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The Lover’s Chair, a cliffside ledge about 200 yards from a popular Palisades Park picnic lookout area in Bergen County, New Jersey, was known for its picturesque view and precarious setting. Nearby signs spelled out the danger. A protective fence was installed to keep people away. Still, people would go there — and on the night of September 20, 1992, the spot proved deadly for Jody Ann Scharf.
Her husband, Stephen Scharf, told police that he and Jody, 44, had been enjoying each other’s company, the view, and glasses of wine when she tumbled down the 120-foot cliff. He said that he yelled to his wife, who was intoxicated when she fell, but she didn’t respond.
The Englewood Cliffs Fire Department responded to the call, according to “Accident, Suicide or Murder,” airing Saturdays at 7/6c on Oxygen. Rescue workers rappelled down the cliff to search for Jody’s body, which wasn’t found directly below the Lover’s Chair. It was discovered 52 feet from the base of the cliff, and that raised a red flag for police.
Investigators said “it was evident” that Jody fell head-first. Between the 10-story fall and acceleration, “you have to expect the worst,” Lt. Walter Siri, a retired patrolman with the Palisades Interstate Police Department, told producers. “It’s brutal.”
Jody Scharf was pronounced dead at 11:40 p.m. and her body was taken to the medical examiner’s office.
Detectives questioned Stephen to uncover more about the couple, who lived with the 10-year-old son, Jonathan, in Hackettstown, New Jersey. Police learned that he was an engineer, she worked for AT&T, and, in what one investigator called a “bombshell” revelation, they had an open marriage. They also discovered Jody had recently filed for divorce.
Suspicious about Stephen's version of his wife’s fatal fall, police asked him to take a polygraph test. The results, Joseph Hornyak, a retired Detective Cap. with the Bergen County Prosecutor’s Office, told producers, indicated Stephen was being deceptive. “I felt he was lying,” Hornyak said.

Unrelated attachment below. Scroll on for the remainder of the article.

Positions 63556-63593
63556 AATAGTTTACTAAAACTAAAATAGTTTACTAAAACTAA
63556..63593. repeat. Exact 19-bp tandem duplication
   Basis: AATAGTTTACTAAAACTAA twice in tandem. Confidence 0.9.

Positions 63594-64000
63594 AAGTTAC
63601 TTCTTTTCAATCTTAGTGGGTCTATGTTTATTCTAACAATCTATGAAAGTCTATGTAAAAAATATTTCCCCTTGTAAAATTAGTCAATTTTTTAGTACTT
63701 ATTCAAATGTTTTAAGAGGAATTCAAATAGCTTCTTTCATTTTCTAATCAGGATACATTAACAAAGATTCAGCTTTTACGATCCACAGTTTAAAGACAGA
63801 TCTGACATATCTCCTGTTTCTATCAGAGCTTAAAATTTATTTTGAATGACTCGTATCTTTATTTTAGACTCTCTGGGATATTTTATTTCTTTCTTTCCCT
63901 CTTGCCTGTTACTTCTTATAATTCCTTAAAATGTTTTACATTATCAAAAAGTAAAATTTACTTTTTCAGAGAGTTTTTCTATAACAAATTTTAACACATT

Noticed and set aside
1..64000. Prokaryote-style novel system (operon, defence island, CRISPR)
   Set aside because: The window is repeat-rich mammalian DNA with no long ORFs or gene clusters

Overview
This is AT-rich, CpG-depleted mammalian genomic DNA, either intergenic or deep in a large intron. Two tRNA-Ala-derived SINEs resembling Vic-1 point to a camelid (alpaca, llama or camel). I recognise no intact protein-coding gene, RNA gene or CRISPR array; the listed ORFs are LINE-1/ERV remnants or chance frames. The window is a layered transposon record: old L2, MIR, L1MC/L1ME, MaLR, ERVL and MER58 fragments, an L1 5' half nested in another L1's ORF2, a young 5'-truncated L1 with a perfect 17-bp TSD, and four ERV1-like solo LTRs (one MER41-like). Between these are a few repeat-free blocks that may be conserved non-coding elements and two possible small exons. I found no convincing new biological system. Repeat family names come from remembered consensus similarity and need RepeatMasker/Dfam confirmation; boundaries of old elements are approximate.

Investigators looked to the autopsy results to shed light on what happened. Injuries were consistent with what was expected from a 10-story fall. Toxicology results showed that Jody’s blood-alcohol level was .12, which supported Stephen's claim that she’d been intoxicated when she fell.
In January 1993, the cause of Jody Scharf’s death was listed as “could not be determined.” The case went cold for a decade, until Bergen County prosecutors reopened the case.
Although Stephen maintained his wife passively fell to her death, investigators sought to show that she had been pushed. They had to build a case and disprove it was a romantic picnic-turned tragic accident. They dug deep into the Scharfs’ financial records, gathered testimony from family intimates, and scoured the scene where Jody’s body was found.
“In terms of physics those numbers don’t work,” Wayne Mello, trial prosecutor for Bergen County Prosecutor’s Office, told producers. “It simply could not have happened the way he said it did.”
A compelling lead turned up when they learned Stephen had a $300,000 life insurance policy on his wife. If she died accidentally, that payout would double. In 2003, when the paperwork could be processed, Stephen collected more than $770,000.
Investigators looked to people in Jody’s life to fill in the blanks about her life with her husband. Jody’s therapist told them Jody said she was afraid of Stephen, who was abusive. Close friends echoed that report. Jonathan Scharf, now an adult, testified that he was a witness to his father’s physical and mental torment of his mother.
In December 2008, 16 years after Jody died, Stephen Scharf, 57, who had remarried, was charged with murder. A month-long trial began in April 2011.
The prosecutor’s case was largely built upon what other people said Jody had told them — “state of mind” evidence, according to Mello. It allows someone else to testify to Jody’s statement. Expert witnesses for both sides spoke about Jody’s fall and where her body was found in relation to the base of the cliff.
Jonathan also testified against his father. Stephen's lawyers’ rebutted his testimony, noting that he was the contingent beneficiary of the $770,000 life insurance pay. He’d get the money if his father was found guilty.
On May 24, 2011, the jury began deliberation and returned with a verdict two and a half days later. Stephen Scharf was found guilty of pushing his wife off the cliff and was sentenced to life in prison.
Scharf continues to claim his innocence and has filed multiple appeals since.
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